John J Bauer, MD, FACS John J. Bauer, M.D., F.A.C.S.
www.flinturology.com

Urology Services, Inc.
G-1121 West Hill Rd.
Flint, Michigan 48507
Tel: 810.232.8888
Fax: 810.232.9190
Email: jbauer@flinturology.com
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Myofascial Syndromes
John J. Bauer, MD, Urologist

Myofascial syndrome is a term used to describe the type of pain some men experience in their testicles, groin and prostate. Prior to this diagnosis, a thorough history, physical exam, urine tests, and occasionally, radiology tests are performed.

First, a quick anatomy lesson: sperm are made in the testicles. They then travel trough the spermatic cord and into the prostate and urethra where they are emitted during ejaculation. The spermatic cord is attached to the testicle. It runs though the groin and inguinal canal, then down to the deep pelvis where the prostate is located. Around the entire cord is a layer of muscle, called the cremasteric muscle and its fibers. The prostate also is composed of muscles and gland-forming cells.

After an injury or infection, the organs in this area become inflamed, which can cause pain. This pain can radiate anywhere along the spermatic cord, depending on the intensity of the inflammation. Often, the inflammation persists and recurs even though the original injury or infection has passed. Because all the muscles and fibers are connected, inflammation originating in the testicle can cause pain to radiate all the way up the cord and to the prostate and penis. It is not uncommon to have impotence associated with flare-ups of this condition.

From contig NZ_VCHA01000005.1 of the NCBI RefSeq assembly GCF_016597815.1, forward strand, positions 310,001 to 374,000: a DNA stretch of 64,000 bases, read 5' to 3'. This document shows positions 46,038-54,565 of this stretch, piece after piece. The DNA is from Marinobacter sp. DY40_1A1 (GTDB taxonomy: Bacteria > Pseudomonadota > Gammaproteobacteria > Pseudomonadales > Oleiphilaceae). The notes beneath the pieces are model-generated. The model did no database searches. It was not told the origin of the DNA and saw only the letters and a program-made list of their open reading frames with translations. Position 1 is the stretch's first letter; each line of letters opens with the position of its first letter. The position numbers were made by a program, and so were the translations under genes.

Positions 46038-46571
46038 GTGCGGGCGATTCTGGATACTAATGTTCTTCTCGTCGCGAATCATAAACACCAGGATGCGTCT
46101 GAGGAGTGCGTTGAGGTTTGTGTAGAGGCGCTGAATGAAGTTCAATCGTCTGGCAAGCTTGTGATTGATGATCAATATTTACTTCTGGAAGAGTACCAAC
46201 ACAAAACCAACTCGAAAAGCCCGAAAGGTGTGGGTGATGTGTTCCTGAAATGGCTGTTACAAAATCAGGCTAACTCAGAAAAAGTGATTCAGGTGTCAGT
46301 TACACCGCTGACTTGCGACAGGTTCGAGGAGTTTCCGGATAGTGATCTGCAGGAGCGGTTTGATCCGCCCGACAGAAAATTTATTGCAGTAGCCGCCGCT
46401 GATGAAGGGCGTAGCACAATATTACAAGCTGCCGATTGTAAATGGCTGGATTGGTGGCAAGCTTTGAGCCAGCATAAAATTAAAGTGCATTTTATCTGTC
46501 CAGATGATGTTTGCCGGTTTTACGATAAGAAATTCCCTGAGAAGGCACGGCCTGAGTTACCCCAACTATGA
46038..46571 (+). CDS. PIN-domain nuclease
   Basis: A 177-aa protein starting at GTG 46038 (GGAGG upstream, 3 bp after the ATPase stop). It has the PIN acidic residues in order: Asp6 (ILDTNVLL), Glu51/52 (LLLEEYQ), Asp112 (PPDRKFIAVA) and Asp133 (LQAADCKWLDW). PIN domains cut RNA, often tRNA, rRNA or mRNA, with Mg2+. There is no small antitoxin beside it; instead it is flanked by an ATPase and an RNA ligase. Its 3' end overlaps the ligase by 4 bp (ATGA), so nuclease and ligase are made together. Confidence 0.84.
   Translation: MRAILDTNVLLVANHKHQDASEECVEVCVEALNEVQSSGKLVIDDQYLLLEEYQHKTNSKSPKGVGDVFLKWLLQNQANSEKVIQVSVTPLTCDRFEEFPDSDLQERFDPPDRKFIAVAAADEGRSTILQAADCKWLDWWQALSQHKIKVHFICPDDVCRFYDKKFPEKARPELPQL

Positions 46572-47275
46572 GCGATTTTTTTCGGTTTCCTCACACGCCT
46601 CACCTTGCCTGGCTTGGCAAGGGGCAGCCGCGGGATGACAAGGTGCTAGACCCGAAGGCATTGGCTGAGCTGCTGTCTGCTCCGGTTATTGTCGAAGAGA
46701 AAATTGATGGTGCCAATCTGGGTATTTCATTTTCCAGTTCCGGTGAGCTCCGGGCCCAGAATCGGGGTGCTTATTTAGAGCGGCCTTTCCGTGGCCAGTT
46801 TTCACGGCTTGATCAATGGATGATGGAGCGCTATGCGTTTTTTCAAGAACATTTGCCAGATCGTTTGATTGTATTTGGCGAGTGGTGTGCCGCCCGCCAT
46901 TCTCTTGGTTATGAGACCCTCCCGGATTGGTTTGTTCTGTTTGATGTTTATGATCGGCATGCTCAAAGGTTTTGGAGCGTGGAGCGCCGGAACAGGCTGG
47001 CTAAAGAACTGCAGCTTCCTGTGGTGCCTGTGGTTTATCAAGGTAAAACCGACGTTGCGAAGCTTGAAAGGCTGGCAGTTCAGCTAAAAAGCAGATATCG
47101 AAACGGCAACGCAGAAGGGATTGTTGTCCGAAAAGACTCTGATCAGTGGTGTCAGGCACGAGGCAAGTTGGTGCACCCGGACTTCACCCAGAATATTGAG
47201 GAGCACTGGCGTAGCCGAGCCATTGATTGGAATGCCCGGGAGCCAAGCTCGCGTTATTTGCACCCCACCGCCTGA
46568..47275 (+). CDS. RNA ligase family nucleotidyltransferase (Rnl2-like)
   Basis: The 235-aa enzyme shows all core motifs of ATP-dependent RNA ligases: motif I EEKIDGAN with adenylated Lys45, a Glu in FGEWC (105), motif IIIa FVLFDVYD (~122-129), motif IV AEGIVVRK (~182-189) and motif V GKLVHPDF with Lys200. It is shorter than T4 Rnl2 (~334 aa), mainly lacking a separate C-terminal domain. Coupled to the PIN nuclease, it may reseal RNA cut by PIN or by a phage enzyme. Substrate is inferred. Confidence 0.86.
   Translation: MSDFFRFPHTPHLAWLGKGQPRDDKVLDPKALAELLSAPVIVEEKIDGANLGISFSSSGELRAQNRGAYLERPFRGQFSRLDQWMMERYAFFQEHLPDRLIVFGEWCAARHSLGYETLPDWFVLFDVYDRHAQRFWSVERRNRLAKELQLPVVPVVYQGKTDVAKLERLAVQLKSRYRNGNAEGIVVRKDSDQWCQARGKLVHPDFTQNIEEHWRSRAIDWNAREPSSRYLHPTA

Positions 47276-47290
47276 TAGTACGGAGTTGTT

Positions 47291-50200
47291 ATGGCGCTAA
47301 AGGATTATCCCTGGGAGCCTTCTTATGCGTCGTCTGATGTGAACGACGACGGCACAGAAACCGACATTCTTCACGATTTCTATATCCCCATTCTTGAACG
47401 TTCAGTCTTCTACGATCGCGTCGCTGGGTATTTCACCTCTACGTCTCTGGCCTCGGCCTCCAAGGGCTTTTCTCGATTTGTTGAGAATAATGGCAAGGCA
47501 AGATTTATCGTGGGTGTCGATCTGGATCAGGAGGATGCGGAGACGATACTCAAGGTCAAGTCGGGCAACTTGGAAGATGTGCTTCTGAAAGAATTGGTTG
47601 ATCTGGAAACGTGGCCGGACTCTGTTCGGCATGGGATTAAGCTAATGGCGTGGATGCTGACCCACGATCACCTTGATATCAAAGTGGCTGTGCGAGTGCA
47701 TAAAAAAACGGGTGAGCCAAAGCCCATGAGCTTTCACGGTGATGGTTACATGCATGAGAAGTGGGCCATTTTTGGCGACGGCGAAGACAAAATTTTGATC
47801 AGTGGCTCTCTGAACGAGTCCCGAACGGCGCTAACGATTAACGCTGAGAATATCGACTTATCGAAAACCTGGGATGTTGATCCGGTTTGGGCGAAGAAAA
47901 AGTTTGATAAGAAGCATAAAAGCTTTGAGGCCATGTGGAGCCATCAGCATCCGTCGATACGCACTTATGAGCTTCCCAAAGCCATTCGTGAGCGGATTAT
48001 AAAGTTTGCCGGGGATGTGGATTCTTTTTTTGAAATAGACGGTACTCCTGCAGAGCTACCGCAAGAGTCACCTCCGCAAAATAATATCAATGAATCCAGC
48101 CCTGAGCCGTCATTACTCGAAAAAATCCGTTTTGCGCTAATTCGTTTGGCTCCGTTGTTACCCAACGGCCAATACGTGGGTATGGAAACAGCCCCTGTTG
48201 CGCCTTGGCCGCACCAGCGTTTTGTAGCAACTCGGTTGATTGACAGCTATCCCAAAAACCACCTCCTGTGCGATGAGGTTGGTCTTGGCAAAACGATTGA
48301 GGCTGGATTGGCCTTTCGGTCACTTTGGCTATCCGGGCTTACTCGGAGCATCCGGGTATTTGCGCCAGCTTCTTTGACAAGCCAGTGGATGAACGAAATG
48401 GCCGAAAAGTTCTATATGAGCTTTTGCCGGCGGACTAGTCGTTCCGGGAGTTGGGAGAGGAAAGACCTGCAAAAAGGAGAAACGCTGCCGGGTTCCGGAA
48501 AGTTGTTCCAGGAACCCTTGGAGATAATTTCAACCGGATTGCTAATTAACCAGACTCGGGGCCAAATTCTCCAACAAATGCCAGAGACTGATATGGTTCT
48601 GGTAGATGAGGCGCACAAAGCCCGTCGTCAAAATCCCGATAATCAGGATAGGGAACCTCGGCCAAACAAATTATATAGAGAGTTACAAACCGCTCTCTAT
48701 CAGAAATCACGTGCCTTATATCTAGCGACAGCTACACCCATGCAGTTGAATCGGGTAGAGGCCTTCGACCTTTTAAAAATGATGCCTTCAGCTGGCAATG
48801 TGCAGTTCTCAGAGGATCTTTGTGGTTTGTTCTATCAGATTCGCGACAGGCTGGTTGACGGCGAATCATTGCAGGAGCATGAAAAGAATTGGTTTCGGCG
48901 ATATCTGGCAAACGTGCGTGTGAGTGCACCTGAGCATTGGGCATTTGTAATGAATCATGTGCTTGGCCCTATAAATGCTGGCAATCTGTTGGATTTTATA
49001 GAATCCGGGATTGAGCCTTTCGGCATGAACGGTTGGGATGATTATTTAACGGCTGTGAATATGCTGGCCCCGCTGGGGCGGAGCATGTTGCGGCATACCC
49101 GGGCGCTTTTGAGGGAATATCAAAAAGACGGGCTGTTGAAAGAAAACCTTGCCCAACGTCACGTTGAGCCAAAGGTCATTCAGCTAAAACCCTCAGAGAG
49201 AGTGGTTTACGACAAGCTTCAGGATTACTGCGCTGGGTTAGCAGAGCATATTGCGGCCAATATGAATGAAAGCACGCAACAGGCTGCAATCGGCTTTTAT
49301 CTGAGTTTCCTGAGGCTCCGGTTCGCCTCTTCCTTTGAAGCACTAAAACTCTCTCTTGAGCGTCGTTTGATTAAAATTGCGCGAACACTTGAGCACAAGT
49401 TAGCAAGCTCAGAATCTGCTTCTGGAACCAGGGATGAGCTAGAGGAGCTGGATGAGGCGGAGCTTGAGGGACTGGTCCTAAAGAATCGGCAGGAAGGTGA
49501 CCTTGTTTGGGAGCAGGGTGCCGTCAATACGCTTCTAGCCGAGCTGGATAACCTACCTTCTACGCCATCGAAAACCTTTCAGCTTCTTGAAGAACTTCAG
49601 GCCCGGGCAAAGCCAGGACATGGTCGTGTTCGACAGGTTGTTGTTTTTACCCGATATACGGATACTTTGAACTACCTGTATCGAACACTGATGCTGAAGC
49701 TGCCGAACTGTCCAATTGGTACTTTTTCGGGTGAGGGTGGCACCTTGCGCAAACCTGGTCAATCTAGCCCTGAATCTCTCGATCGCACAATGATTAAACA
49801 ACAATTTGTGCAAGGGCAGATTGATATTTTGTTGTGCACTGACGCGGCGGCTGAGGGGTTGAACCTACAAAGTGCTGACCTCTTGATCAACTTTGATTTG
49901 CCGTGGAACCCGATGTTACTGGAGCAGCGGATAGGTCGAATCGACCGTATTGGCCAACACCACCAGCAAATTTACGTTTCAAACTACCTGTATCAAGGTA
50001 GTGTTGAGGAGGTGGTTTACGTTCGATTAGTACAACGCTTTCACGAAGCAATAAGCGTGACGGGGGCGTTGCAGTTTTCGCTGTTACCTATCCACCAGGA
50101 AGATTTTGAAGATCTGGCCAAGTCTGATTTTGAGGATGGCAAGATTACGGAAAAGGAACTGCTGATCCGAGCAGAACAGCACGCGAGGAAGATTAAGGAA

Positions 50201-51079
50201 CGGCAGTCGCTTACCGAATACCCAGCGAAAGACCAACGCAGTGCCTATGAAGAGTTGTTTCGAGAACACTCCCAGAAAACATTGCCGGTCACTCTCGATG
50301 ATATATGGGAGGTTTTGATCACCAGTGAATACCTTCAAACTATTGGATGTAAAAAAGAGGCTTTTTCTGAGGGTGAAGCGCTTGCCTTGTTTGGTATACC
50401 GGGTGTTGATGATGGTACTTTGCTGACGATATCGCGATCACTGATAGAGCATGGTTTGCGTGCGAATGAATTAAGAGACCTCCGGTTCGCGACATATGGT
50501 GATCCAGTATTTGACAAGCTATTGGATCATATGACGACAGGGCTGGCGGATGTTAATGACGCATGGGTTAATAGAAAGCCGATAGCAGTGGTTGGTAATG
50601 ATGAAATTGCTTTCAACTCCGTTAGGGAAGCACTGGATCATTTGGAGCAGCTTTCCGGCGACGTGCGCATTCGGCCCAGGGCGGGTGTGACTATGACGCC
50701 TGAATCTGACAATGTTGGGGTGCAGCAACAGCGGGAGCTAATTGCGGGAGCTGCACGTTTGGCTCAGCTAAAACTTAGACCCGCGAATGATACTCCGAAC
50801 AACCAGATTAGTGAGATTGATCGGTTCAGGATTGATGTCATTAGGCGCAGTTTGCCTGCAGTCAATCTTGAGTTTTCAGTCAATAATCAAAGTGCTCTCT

Treatment for these symptoms consists of the following:

  1. Antibiotics: a long course of antibiotic is required to permeate the organs involved and eradicate any persistent bacteria causing the inflammation
  2. Anti-inflammatory drugs: these drugs reduce inflammation in the affected region. They must be taken regularly in order to maximally reduce the symptoms.
  3. Warm soaks: Soaking the groin and bottom in a luke-warm tub for 5-10 minutes a day (at least) will allow vessels and muscles in the area to dilate. This optimizes the effect of the medications and also assists the body's own defense system.
  4. Pelvic floor rehabilitation: Recently some studies have suggested that electrical stimulation therapy and extracorporeal magnetic pulsation therapy (Neotonus, Inc.) may be beneficial for chronic pain syndromes of the bladder and prostate.

While the treatment is usually effective, it is common to have occasional flare-ups that can be caused by a variety of factors. When this occurs, a repeat treatment course is often prescribed. Ongoing testing is performed to ensure that other possible problems, such as prostate cancer, are not missed. There is no known relationship between prostatitis and prostate cancer.

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